Who Decides Who is Trans?

kind we find trans in a rock garden

Trans, a word not used in the news article about Elizabeth Rudavsky and Angelo Heddington, gets mentioned frequently in the comments at Queerty. Aside from the uncomfortable tack the original article takes – Rudavsky “discovers” Angelo is “female” after he is being transported to the hospital – the Queerty commenters bandy back and forth about whether Heddington was trans. Indeed one of the Queerty commenters states

I saw this episode, and this woman blatantly lied her ass off, even admitting at one point, “I suppose at some deep level I always knew he was a female.” And Elizabeth is so obviously a lesbian that it’s impossible to imagine her willingly marrying a man.

Setting aside what seems like the commenter’s phobias against bisexuality, several other commenters go on to discuss what I actually think is an important point. Without Heddington actually referring to himself as trans, is he trans or not? Can people who never knew him, including supposedly well-meaning LGBTQ people, really act as an authority over is life, or even Rudavsky’s life, and call him trans or her lesbian? Why do we insist on labeling people, merely to make ourselves more comfortable? Why does every person born in one gender living in another get labeled trans? Heddington may have very well thought of himself as a man.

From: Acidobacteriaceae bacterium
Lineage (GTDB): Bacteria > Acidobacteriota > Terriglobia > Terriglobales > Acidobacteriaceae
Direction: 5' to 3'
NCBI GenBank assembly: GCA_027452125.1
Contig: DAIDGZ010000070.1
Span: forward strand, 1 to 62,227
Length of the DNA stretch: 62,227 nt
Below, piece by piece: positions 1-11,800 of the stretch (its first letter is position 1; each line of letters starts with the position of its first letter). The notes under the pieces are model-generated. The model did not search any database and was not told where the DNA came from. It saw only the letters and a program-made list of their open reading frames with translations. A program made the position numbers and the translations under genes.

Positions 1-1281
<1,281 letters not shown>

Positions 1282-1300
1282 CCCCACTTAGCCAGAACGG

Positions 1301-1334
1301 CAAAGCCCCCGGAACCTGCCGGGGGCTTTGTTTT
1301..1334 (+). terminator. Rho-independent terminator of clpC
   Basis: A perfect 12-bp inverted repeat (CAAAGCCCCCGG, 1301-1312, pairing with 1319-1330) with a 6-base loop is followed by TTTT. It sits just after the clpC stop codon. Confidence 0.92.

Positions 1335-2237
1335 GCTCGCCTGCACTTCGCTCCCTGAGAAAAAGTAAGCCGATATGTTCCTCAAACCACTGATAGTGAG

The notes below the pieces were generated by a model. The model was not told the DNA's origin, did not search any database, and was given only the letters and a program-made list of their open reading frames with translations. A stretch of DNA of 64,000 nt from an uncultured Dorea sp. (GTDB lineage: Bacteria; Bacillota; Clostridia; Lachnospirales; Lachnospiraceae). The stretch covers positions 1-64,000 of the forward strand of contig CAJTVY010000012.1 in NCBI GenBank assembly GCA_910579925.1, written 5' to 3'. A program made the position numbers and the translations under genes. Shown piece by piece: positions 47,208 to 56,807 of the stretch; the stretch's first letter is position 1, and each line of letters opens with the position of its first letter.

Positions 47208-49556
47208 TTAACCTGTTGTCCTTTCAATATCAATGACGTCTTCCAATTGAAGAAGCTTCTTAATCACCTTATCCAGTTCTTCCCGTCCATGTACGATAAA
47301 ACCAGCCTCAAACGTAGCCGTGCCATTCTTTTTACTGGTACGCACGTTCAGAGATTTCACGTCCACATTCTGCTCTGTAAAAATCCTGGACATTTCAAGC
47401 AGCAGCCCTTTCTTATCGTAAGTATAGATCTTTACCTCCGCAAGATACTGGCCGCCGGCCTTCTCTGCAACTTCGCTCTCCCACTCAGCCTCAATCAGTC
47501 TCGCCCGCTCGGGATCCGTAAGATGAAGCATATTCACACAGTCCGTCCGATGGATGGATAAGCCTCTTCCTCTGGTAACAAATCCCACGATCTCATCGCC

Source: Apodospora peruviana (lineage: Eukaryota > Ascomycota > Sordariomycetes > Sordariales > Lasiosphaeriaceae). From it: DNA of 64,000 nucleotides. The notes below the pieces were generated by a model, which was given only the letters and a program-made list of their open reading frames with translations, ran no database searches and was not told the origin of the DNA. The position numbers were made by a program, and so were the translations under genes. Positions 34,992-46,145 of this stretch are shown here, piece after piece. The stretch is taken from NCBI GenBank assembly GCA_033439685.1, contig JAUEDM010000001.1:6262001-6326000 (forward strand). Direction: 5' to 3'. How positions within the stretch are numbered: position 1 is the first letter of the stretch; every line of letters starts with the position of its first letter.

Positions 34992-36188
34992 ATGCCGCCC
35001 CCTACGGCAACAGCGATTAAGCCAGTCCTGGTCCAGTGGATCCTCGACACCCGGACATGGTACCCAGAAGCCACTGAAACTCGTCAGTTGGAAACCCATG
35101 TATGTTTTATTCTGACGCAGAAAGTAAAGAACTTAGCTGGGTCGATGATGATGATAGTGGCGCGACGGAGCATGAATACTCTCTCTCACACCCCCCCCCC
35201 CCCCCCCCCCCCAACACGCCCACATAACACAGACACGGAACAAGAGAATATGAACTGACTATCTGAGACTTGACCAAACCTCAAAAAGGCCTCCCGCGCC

What is wrong with that? Labeling someone with a term they themselves may have never used, however well-meaning, is as misguided as zealots claiming avowed queers are misguided. As to the need to we have to make others fit our comfortable notions, I ponder this Zen koan:

What did your face look like before your parents were born?

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2 Comments

  1. Pardon the expression but, “Dorks.” No one can define another person or their experience but that other person themselves. I don’t care if this makes life harder for those needing labels to categorize, or for a categorizing society in general. My life as a Queer Femme can only be defined by me. I tolerate being categorized a Lesbian because some people just can’t stretch their minds around my experience and have to use limited words. But I am the only one who can define me and I think that has to be the reality I grant others, if I seek it for myself.

  2. ” No one can define another person or their experience but that other person themselves. I don’t care if this makes life harder for those needing labels to categorize, or for a categorizing society in general.”

    Amen, sister.

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